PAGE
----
A VOLUNTARY unit set up to save lives in a Machars village are having their good intentions compromised by the poor quality mobile phone reception in the area.
The Isle of Whithorn First Response Team are all trained by the Scottish Ambulance Service in the use of defibrillators, oxygen therapy and emergency life support techniques that can be vital to a casualty’s chances of survival if an ambulance cannot reach them within eight minutes. But the Vodaphone pagers that the team depend on are useless in some parts of the village and the surrounding area because of reception blackspots.
In the absence of a viable mobile phone signal, the Responders are totally reliant on receiving a muster call from Scottish Ambulance Service headquarters in Paisley via the Vodafone pager network. Vodafone is the only provider of this service. However, even the supposedly more robust pager signal does not reach some areas in the Isle where Responders live, and who will be needed to turn out during the 7pm-7am period of cover. This effectively means that their ability to provide life-saving cover is seriously impaired while an ambulance is despatched and is en route.
A source says that Vodafone have told the Responders that it is not ‘commercially viable’ to improve the mobile phone/pager coverage.
Sue Redman, the secretary of the group told The Galloway Gazette that lives were at risk if the problem was not addressed.
She said: “Vodaphone have been very helpful but we just don’t have a good reception here and it would cost £1,000 to put a mast up.
“It’s a dangerous situation whatever way you look at it, because someone could have an accident and not be able to get in touch with anyone because their mobile doesn’t work.”
Galloway MSP Alex Fergusson said: “This is an issue that I have pursued twice with Vodophone in the past, and it is an issue which needs to be resolved. The Isle of Whithorn’s First Response Team is an exemplar of how a voluntary organisation of this nature should operate, and it is an organisation that I have supported from its earliest days when I donated my £1000 prize as the Parliamentary Weightwatcher of the year with which the unit bought its first defibrillator. The only fly in the ointment is the patchy nature of the reception for the pagers, and it is a great pity that, so far, Vodophone have felt unable to put moral obligation before commercial interest. Lives are quite literally at stake here, and the cost of a mast is not a lot compared to even one life.”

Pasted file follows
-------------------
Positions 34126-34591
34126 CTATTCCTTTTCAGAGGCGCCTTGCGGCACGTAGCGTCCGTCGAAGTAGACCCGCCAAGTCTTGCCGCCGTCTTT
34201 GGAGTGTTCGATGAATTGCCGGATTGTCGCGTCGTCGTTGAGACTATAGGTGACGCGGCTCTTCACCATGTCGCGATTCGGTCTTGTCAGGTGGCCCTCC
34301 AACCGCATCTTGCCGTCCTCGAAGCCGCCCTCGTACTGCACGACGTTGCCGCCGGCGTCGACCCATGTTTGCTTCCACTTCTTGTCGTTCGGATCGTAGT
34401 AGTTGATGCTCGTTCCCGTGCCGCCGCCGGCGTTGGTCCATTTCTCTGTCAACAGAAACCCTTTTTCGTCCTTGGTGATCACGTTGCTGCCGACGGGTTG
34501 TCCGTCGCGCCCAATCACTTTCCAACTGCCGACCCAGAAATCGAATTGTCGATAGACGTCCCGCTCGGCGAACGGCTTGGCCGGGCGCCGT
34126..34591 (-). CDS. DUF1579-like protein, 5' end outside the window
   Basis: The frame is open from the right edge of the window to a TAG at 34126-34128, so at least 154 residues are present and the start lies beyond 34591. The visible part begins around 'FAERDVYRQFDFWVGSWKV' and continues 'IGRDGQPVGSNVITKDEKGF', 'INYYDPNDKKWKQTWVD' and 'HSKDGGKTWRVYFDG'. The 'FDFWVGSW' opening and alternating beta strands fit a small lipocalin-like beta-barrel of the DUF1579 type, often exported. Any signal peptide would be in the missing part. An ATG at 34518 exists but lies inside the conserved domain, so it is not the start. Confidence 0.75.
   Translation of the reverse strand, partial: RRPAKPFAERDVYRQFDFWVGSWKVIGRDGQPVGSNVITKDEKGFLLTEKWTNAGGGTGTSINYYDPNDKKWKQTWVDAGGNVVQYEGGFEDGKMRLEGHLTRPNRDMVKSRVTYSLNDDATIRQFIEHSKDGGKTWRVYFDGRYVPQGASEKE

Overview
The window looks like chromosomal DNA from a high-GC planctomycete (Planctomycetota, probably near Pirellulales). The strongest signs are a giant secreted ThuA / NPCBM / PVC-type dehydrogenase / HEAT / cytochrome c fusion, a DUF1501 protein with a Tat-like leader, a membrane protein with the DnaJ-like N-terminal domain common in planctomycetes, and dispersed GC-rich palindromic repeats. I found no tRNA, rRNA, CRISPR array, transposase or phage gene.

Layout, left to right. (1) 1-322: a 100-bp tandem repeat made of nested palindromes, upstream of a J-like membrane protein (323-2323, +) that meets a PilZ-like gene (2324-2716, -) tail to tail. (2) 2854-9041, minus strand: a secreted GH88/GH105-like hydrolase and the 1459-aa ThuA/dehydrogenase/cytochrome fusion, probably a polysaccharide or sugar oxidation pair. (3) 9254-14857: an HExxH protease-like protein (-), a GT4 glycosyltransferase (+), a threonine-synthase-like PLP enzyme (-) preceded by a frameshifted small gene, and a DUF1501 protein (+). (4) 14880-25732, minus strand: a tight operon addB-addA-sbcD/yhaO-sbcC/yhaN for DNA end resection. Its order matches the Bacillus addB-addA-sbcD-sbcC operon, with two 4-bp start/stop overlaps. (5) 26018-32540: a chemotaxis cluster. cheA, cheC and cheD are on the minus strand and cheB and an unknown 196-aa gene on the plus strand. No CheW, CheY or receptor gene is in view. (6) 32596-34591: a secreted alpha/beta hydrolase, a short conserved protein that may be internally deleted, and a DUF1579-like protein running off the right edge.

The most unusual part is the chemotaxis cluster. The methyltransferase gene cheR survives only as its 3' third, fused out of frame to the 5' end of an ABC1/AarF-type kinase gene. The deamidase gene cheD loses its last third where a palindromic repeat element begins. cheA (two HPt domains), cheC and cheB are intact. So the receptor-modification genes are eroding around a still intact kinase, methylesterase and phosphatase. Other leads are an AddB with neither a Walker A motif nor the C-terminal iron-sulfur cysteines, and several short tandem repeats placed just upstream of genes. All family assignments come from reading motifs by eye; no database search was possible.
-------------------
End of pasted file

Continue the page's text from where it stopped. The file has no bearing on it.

Mid Galloway Councillor Alistair Geddes agreed, saying: “I commend the Isle of Whithorn Community Council for what they are trying to do. These mobile phone companies are making not just millions, but billions of pounds of profits and they should haver a social remit.”
A spokesman for Dumfries and Galloway Council said: “Representatives of the council’s community and customer services are scheduled to meet with the Isle of Whithorn First Responders group on Tuesday, June 7. They have identified quite a number of signal blackspots in the area and working to lobby mobile phone service providers to deliver more coverage in the area.”
Vodafone had not commented on the matter at the time of going to print.
The responders are also short on volunteers so if you are interested in joining this very worthwhile group please contact Sue on 01988 500390.